Women Sue USC Over Handling of Claims of Abuse by Gynecologist

Alicia Ault

May 24, 2018

At least seven women have sued the University of Southern California (USC), in Los Angeles, alleging that the institution knowingly allowed George Tyndall, MD, to continue to practice medicine at its Engemann Student Health Clinic despite years of complaints that alleged inappropriate conduct.

The suits were reported by various news outlets, including the Los Angeles Times, which first broke the story about Tyndall's alleged behavior. Those behaviors included inserting his fingers into patients' vaginas prior to using a speculum, taking photographs of their genitals, and making lewd comments.

Dr George Tyndall

USC emailed a statement to Medscape Medical News stating, "We are aware of the lawsuits," and added, "We are focused on ensuring the safety and well-being of our students and providing support to those affected."

In a message posted to a USC website on the Tyndall issue, USC Provost Michael Quick, PhD, said, "I have seen media reports allege that the university leadership knew about Dr Tyndall's misbehavior for a long time, and that we covered it up for the sake of the USC brand. This is absolutely untrue. It is unthinkable. It is true that our system failed, but it is important that you know that this claim of a cover-up is patently false. We would never knowingly put students in harm's way."

The university also acknowledged to Medscape Medical News that it had fired William Leavitt, MD, the lead physician, and Tammie Akiyoshi, RN, the clinical director at the student health clinic. "In light of newly received patient complaints indicating the extent of George Tyndall's inappropriate conduct, the university has decided to remove Tyndall's direct supervisor and another senior supervisor from the student health center," said Todd R. Dickey, JD, USC senior vice president for administration, in a statement to Medscape Medical News. "The university does not take personnel decisions lightly, but will hold people accountable for their supervision and inaction."

USC has appointed a new director of student health, Sarah Van Orman, MD, according to the statement by Quick.

The school also announced a new "action plan" that is intended to "revisit our core values, revise our existing employment policies, and improve our campus culture, as well as to implement a major restructuring of a number of the university's operations." A newly established President's Campus Culture Commission will assess the execution of the action plan.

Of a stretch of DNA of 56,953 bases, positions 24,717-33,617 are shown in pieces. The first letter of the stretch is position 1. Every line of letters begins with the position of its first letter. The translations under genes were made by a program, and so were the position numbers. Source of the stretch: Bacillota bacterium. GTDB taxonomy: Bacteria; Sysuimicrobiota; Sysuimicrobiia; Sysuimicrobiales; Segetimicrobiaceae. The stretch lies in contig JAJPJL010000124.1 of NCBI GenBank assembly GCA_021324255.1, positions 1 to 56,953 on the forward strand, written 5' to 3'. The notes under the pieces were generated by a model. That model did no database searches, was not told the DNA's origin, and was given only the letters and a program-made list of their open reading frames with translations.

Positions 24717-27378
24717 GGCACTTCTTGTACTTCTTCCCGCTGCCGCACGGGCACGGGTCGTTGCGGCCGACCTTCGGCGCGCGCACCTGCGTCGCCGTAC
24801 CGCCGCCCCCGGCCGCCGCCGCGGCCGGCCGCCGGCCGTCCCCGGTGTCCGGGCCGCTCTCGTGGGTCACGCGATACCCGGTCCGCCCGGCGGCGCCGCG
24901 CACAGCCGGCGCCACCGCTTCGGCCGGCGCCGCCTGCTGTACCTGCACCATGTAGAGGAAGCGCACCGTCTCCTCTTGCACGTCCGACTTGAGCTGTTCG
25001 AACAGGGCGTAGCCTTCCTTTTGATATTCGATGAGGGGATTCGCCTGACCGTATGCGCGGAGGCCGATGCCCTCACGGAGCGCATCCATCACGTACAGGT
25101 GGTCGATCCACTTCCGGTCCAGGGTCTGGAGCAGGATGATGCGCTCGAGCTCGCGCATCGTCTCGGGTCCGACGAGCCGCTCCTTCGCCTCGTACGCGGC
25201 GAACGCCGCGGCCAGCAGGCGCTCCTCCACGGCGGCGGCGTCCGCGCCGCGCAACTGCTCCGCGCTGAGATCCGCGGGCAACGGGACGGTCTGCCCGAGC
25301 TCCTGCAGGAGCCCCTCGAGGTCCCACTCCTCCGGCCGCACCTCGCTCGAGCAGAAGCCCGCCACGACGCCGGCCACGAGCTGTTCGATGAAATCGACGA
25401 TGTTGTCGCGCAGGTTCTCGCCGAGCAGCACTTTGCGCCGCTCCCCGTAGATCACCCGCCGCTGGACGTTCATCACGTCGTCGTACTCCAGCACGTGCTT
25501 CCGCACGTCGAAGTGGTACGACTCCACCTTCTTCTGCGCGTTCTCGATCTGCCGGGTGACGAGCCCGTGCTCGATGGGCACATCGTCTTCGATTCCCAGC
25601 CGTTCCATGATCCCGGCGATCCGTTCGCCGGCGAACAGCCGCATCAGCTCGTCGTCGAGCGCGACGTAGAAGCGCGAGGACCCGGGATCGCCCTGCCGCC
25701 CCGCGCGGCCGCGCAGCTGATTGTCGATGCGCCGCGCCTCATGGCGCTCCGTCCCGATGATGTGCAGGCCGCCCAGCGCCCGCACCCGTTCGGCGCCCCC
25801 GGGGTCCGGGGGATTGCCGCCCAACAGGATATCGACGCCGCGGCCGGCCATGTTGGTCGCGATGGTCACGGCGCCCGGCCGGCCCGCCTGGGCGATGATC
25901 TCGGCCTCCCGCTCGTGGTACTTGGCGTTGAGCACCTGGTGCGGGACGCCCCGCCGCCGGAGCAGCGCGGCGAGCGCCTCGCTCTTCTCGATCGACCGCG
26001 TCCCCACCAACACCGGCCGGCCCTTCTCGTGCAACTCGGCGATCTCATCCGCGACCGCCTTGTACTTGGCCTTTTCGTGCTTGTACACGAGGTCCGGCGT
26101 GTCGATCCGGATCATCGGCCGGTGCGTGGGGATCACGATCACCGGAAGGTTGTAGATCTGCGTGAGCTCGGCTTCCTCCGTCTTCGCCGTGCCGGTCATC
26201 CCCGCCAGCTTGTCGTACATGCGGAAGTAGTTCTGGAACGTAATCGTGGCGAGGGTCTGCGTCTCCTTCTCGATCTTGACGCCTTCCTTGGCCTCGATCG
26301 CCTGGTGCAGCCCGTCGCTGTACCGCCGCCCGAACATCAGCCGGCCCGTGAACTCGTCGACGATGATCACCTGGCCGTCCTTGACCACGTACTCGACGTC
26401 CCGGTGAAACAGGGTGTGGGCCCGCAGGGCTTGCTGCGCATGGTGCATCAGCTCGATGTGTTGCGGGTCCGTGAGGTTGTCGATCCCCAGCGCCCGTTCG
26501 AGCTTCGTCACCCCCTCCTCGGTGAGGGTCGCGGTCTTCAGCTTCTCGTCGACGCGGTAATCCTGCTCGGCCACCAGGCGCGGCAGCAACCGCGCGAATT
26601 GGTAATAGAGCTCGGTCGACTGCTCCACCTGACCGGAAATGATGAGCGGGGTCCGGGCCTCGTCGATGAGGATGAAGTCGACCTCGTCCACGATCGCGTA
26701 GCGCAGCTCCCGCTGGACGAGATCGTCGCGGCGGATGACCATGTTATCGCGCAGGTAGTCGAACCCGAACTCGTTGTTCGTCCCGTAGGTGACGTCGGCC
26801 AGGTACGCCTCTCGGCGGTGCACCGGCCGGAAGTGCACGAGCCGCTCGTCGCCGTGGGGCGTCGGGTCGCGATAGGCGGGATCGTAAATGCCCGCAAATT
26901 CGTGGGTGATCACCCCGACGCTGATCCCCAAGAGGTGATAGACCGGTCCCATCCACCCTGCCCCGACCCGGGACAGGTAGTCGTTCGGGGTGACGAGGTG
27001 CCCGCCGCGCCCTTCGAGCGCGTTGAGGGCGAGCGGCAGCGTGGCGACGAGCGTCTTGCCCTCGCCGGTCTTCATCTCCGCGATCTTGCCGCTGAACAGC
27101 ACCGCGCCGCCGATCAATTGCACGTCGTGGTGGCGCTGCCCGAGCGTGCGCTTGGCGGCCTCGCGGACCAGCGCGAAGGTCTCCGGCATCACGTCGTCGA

The lawsuits are the latest news in a rapidly unfolding story involving Tyndall, who is 71 years old. The LA Times published a lengthy report on the allegations against the physician on May 15. Aware that the article was about to be published, USC released details about what it knew about the allegations regarding Tyndall, and when it knew it. The university issued a letter on May 15 to more than 350,000 current and former students, alumni, parents, faculty, and staff.

"While we have no evidence of criminal conduct, we have no doubt that Dr Tyndall's behavior was completely unacceptable. It was a clear violation of our Principles of Community, and a shameful betrayal of our values," said USC President C. L. Max Nikias, PhD, in the letter.

This is the second time in a year that the LA Times has reported on problems concerning a medical official at USC. In July 2017, the newspaper revealed that Carmen Puliafito, MD, who had been dean of the USC Keck School of Medicine from 2007 to March 2016, had repeatedly used illegal drugs. The university suspended him soon after the report.

Some 200 professors have now called on USC to fire Nikias, according to the LA Times.

Medical Board Investigating

Nikias said that USC filed a complaint about Tyndall to the Medical Board of California on March 9, 2018 — long after Tyndall had been investigated by USC and had been forced out of his job at the student health center. The medical board said it is investigating Tyndall, but spokesman Carlos Villatoro told Medscape Medical News, "There's not a lot we can say about the investigation because our investigations are confidential."

Tyndall received his California medical license in 1985. It expires in 2020. He lists no board certifications. According to the LA Times, Tyndall began working at USC's student health center in 1989.